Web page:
Writing that novel

Since most writers are fascinated by the writing processes of other writers, I thought I’d share the process that has helped me write three novels and get me 80,000 words into my fourth. If you’re not a writer, the following mind hacks might give you ideas on how to finish your own major project.

1. Create a challenge

The primary challenge of writing any novel is to simply finish it. If you’re writing your first book, that should be your challenge — just finish it.

That’s why I came up with “100,000 in 100” — write 100,000 words (or finish the book) within 100 days.

I did this for a very commercial reason: to see if I could become a “book-a-year” writer. To build a loyal readership, publishers like to have their authors write one book per year. “100,000 in 100” was well within professional standards, and certainly doable for me.

Not to mention that the more books I write, the better my chances of getting published.

2. Set attainable goals

Writing a novel is a marathon, so it needs to be tackled in chunks or you’ll go crazy thinking about the enormity of it. That’s why I set a strict yet attainable goal of 1000 words per day. Once I reached 1000, I considered the day a success, and gave myself permission to quit. Getting to 1000 was hard at first, but once I got into a routine, I was able to bang out 1000 (first draft) words in about an hour.

3. Accept that your first draft is crap

Without a doubt, this was the single biggest key to reaching my goal. Once I accepted that my first draft will be complete and utter crap, I could simply write the novel’s first draft without second-guessing myself as I wrote.

It’s a freeing feeling to turn off that pesky internal editor. If I wrote something that contradicted a previous chapter, I simply made a note to change that chapter in the second draft, and continued on. If I struggled with the stylistic wording of a piece of dialogue, I wrote the dialogue in sparse text, and continued on. God forbid, I even used cliches! Whatever it took to reach my daily quota, I did it.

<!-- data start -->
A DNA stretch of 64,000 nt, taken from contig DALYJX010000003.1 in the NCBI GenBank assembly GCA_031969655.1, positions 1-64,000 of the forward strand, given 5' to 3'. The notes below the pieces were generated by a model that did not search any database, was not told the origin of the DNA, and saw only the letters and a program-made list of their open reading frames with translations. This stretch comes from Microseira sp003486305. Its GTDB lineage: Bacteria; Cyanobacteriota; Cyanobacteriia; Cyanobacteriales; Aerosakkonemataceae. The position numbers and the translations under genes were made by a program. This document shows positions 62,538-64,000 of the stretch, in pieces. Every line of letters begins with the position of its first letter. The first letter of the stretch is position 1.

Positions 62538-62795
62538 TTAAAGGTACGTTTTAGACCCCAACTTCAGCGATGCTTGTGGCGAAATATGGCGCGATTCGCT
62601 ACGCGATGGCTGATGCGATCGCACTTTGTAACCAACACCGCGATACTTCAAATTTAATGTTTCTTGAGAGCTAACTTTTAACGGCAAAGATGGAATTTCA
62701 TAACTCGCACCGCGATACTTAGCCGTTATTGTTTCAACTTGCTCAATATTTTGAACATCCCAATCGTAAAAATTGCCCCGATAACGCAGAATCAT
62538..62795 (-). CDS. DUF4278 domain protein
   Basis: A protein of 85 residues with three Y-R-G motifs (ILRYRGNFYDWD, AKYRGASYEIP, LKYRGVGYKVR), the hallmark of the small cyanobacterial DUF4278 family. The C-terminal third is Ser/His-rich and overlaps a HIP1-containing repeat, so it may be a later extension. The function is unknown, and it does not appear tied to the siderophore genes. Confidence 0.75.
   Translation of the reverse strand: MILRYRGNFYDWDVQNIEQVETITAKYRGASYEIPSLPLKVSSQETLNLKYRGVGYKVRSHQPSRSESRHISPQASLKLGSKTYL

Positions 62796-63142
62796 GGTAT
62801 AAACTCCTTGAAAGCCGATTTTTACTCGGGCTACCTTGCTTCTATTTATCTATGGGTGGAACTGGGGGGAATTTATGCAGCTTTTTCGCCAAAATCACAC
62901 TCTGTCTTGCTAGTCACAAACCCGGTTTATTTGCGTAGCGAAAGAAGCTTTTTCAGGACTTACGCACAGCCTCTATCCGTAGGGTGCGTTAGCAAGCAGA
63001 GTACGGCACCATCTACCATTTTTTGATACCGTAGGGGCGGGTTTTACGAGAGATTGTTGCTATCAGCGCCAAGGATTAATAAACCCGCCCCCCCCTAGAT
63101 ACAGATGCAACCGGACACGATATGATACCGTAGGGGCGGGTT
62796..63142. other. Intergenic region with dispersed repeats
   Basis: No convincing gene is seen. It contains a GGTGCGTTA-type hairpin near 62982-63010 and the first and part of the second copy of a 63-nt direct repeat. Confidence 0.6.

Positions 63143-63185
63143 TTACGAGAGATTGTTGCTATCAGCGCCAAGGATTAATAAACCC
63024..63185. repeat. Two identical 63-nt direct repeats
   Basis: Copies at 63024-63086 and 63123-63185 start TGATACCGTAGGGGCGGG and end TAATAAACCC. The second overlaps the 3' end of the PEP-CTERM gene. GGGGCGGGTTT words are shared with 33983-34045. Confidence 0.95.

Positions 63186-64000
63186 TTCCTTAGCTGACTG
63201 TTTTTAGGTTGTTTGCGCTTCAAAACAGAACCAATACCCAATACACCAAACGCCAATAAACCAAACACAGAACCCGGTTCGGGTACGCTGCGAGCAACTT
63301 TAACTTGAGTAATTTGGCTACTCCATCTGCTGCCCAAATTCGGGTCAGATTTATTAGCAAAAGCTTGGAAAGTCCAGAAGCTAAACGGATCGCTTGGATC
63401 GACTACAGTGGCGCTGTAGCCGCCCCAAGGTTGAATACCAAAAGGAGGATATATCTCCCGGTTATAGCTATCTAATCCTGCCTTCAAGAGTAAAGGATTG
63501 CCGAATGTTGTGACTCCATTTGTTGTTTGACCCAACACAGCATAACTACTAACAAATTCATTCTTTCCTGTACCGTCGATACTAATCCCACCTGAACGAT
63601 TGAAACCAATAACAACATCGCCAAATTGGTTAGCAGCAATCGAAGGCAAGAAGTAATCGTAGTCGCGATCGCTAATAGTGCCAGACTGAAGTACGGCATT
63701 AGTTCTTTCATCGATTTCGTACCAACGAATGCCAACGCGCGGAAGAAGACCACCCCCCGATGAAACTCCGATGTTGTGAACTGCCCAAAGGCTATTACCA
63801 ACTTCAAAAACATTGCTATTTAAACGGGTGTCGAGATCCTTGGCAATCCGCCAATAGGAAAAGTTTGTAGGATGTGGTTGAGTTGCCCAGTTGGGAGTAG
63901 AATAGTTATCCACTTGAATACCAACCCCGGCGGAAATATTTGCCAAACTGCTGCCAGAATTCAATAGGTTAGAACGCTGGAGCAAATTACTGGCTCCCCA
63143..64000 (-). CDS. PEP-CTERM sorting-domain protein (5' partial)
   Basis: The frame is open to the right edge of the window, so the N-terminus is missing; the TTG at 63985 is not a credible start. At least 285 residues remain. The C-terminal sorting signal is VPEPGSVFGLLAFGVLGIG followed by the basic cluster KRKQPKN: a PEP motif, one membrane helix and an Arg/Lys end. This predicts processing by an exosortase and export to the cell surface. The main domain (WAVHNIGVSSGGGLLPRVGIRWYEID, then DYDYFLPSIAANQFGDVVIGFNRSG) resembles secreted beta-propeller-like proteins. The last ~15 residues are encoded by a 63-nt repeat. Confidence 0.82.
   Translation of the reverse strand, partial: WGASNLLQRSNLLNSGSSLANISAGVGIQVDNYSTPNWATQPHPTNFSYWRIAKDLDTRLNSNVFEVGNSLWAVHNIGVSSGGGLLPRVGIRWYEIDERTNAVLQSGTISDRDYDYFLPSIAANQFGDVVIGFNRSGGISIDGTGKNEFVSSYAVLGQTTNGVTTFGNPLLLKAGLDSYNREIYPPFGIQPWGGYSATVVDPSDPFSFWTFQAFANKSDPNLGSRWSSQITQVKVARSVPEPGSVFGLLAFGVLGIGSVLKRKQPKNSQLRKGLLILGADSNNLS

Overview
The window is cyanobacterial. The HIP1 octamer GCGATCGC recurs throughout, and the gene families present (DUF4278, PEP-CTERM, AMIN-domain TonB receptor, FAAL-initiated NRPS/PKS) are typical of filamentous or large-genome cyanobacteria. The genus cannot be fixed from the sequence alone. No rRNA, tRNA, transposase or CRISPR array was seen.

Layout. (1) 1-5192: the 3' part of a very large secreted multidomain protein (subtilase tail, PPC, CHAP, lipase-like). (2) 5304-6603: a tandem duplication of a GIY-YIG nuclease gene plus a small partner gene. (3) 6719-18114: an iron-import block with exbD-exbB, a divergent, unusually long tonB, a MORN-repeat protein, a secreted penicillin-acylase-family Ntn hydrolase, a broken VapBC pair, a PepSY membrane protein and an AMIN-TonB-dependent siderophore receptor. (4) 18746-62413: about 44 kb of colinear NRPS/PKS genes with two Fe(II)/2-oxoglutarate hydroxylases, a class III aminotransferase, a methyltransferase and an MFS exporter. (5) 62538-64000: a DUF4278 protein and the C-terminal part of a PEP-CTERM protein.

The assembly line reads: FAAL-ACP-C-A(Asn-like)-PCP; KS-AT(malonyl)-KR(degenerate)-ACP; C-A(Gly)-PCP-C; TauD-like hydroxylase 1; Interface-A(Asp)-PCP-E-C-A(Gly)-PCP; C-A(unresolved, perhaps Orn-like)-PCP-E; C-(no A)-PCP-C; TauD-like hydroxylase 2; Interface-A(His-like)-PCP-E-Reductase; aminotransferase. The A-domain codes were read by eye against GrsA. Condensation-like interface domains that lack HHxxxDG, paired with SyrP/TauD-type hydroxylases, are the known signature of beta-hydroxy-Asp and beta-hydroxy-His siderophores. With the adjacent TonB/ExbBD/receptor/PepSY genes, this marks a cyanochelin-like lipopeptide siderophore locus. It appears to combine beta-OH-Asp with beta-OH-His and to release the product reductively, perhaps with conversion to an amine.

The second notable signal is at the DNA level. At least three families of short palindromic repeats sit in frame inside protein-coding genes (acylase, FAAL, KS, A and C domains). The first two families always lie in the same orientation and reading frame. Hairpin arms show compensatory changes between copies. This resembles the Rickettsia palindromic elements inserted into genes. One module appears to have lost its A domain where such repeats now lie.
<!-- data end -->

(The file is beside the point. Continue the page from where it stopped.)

4. Stick to your goal

All writers have those days when we look at the computer and say, “I don’t feel like it.” To keep myself motivated and on schedule, I recorded my daily word output on a spreadsheet calendar. It was that little incentive of entering my word count at the end of the day — and figuring out my words-to-date total — that got me to finish my quota on some of the toughest days. Someday I’ll have a publishing contract to keep me motivated, but for now, this will do.

5. Celebrate!

After every book I’ve written, my wife and I celebrate by go going to Ruth’s Chris Steakhouse, where the steaks melt in your mouth and the lobster bisque should be illegal. After you finish a project – novel, short story, magazine article, blog post – do something to celebrate. Writing is a blast, but it’s also work. When you’re “pre-published” (thank you Lisa Shearin for the term!), you sometimes need something other than a contract to get your butt in the chair.

Gutenberg’s toy will never take off…

Peter Suderman of Reason Magazine says don’t fear the e-reader. They may be imperfect today, but so was the printed book back in Gutenberg’s day:

Kindles and other e-readers are imperfect devices, but there’s no denying they have touched a consumer nerve. Unlike the iPod, the portable music device to which they are often compared, the e-readers we’ve seen so far aren’t so much a revolution as the proof of concept for one that may eventually happen. The true value of e-readers isn’t what they’re doing now so much as how they’ve opened up the public imagination to rethinking the way we read.

[The printed book] too was initially imperfect. Elaborate illustrations had to be tossed aside, as did many of the personal flourishes that scribes put on their works. But the advantages of mass production won out and quickly made printed books a fixture of middle-class life. These days it’s a cliché to say that the printed book’s ability to store and transmit information cheaply changed the world. But the cliché is true.

E-readers are only going to get better, cheaper, and more widely used. I love my Kindle and I love my printed books, but my 3-year-old daughter will someday look at my shelves full of dead trees and see collector’s items.